GTUC are in the early stages of devising a local retrofitting campaign too and are watching with interest the progress of and obstacles to Leeds TUC’s retrofitting report and recommendations. Carbon emissions from domestic energy use/consumption remains a significant contribution to the city’s overall emissions levels, and while GCC’s CEIP has a commitment to a retrofitting programme, it is nowhere at the scale or level of ambition which will be required to retrofit all of the city’s homes, which will have different specifications depending on property types, ranging from multi-storey flats to tenemental and four-in-a-block properties. While still in its very early stages, what is known about the scale of the retrofitting task ahead of us all, is that it has massive, public sector job creation potential and this is what we want to see. Hundreds, if not thousands, of jobs created to carry out the deep retrofitting of all homes, with the associated training available to those who want to work in this sector, as well as for those who have lost jobs due to the pandemic or are finding it particularly difficult as they are younger workers with little to no work experience because of the lack of real job opportunities (both pre- and mid-pandemic) and being forced into precarious work. We will once again attempt to do so through coalition-building, and hope that Living Rent will also be one of the coalition partners due to its status and work as the only tenants union in the city.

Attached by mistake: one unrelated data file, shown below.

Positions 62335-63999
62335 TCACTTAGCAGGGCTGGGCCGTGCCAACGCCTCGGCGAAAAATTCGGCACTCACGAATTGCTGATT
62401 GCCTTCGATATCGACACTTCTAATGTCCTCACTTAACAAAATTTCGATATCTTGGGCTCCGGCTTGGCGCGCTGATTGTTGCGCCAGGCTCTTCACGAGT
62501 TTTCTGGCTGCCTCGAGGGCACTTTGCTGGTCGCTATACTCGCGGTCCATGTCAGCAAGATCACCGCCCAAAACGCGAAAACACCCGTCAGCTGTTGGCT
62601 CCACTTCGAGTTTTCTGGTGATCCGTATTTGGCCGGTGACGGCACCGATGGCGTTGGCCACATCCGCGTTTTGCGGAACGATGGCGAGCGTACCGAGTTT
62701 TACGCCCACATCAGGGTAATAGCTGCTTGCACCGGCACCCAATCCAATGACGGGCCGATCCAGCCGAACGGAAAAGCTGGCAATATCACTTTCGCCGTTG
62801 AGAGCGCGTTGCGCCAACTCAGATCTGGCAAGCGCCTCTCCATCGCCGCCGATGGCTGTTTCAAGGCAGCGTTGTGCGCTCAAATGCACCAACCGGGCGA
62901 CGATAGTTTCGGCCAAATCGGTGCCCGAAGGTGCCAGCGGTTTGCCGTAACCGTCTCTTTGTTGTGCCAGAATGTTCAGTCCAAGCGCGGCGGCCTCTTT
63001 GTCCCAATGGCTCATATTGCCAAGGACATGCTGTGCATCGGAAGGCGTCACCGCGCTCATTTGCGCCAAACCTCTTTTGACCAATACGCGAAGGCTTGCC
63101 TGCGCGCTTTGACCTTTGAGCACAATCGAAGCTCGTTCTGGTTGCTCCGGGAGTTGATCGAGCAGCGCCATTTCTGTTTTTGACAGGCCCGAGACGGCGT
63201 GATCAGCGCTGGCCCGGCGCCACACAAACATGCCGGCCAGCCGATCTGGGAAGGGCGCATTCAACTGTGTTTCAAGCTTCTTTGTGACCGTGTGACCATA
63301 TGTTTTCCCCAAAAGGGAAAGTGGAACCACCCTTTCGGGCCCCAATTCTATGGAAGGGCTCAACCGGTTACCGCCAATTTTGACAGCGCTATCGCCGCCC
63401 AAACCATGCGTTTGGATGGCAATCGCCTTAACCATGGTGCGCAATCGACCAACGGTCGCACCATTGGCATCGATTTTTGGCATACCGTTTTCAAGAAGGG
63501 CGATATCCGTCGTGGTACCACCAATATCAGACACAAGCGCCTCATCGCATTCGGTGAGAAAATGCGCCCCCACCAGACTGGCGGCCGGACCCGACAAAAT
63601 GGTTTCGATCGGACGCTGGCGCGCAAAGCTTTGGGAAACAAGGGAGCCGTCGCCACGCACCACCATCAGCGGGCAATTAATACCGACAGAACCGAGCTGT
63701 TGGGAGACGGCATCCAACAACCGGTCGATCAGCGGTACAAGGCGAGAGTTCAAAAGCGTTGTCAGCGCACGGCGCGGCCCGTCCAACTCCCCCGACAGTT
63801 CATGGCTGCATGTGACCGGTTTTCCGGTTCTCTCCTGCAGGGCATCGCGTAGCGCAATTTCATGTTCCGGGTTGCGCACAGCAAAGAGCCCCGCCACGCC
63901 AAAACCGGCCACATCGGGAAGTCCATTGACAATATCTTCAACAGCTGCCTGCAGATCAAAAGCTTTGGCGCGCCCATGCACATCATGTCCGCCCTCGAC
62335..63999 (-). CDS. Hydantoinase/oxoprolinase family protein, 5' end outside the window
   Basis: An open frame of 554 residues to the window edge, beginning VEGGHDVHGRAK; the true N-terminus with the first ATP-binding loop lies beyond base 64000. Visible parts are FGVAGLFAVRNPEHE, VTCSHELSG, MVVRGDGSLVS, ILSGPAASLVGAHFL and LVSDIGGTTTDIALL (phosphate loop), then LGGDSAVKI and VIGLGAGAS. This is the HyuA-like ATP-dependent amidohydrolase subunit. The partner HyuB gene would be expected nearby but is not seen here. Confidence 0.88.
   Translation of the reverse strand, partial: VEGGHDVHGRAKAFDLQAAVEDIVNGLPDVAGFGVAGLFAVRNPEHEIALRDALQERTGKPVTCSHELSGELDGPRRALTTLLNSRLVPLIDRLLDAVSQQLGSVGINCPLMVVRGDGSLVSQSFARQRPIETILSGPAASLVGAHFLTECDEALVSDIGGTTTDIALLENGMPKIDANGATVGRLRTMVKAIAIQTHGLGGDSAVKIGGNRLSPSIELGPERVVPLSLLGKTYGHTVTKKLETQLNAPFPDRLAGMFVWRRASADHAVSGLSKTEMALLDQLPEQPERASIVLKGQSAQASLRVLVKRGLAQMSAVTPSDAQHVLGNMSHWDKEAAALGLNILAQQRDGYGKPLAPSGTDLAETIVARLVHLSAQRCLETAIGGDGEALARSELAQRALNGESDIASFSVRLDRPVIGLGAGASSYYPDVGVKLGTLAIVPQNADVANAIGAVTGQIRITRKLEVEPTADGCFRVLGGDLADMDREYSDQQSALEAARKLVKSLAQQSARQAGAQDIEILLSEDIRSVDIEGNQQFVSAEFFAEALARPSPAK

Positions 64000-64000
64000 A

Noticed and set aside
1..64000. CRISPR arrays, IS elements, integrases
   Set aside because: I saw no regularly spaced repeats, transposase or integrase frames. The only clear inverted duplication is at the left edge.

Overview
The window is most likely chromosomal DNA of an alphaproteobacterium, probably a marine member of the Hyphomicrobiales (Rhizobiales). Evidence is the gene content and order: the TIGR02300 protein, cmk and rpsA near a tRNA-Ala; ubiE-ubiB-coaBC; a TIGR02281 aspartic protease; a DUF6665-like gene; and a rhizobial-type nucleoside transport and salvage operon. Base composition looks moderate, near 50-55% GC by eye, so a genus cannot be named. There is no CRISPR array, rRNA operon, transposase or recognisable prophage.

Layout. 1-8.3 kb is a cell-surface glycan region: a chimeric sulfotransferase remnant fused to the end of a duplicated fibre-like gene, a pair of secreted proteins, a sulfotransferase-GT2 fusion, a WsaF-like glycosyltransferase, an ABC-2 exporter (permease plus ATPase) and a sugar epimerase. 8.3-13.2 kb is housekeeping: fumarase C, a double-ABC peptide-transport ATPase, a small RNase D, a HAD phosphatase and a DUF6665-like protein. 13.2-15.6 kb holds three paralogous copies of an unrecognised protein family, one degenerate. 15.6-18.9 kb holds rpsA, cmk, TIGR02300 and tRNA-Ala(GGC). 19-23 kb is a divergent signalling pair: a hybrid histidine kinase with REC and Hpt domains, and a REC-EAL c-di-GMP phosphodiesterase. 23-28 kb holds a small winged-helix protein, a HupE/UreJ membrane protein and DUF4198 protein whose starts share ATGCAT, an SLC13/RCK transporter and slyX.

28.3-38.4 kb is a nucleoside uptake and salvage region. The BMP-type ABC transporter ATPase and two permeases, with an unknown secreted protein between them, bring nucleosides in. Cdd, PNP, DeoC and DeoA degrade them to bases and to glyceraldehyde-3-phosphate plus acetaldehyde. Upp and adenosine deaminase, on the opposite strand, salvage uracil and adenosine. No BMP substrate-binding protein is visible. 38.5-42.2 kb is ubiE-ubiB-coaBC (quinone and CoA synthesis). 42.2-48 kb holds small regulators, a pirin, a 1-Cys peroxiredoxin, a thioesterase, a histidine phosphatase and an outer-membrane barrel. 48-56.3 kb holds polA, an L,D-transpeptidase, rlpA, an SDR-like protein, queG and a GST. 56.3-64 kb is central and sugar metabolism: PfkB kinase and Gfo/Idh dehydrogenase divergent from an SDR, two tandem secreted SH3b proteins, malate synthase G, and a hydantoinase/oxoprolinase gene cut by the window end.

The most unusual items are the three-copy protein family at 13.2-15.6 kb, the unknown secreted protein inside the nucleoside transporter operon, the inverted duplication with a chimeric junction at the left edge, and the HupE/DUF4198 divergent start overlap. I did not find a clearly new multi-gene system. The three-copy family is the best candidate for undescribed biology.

We appreciate that the priorities detailed are specific to Glasgow/Greater Glasgow and rely upon the demands of urban societies/economies. And we know that some of the more rural local authorities/trades councils eg. Highlands & Islands, will have significantly differing demands, including a greater reliance on electrical vehicles. Once known, these aspects can be better articulated, but will take some time to properly assess. However, the proposal is to use one, other or both campaigns as a mobilising template or impetus which trades councils can then use to build coalitions and bespoke campaigning agendas around. Transport and housing affect everyone – so the aim is to try and harness the energy that type of appeal can bring as a common mobilising agenda across trades councils. Scottish trades councils will be meeting more regularly throughout 2021 under these and other auspices, to bring their affiliates under the banner of the COP26 coalition and call for more participation and action at all levels, and as we (in Glasgow at least) will definitely be here for the Nov summit, to build for it as if we are expecting a million people are (still?) coming to town.